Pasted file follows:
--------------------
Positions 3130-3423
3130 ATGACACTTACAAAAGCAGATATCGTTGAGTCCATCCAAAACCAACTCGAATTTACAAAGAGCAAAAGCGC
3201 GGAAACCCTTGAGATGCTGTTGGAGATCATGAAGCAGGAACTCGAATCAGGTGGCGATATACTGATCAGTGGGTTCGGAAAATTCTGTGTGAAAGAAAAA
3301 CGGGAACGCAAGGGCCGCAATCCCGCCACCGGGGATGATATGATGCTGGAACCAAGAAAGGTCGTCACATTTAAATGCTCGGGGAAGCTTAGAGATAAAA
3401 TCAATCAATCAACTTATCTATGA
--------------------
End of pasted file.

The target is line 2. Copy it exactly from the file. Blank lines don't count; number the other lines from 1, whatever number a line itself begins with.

3130 ATGACACTTACAAAAGCAGATATCGTTGAGTCCATCCAAAACCAACTCGAATTTACAAAGAGCAAAAGCGC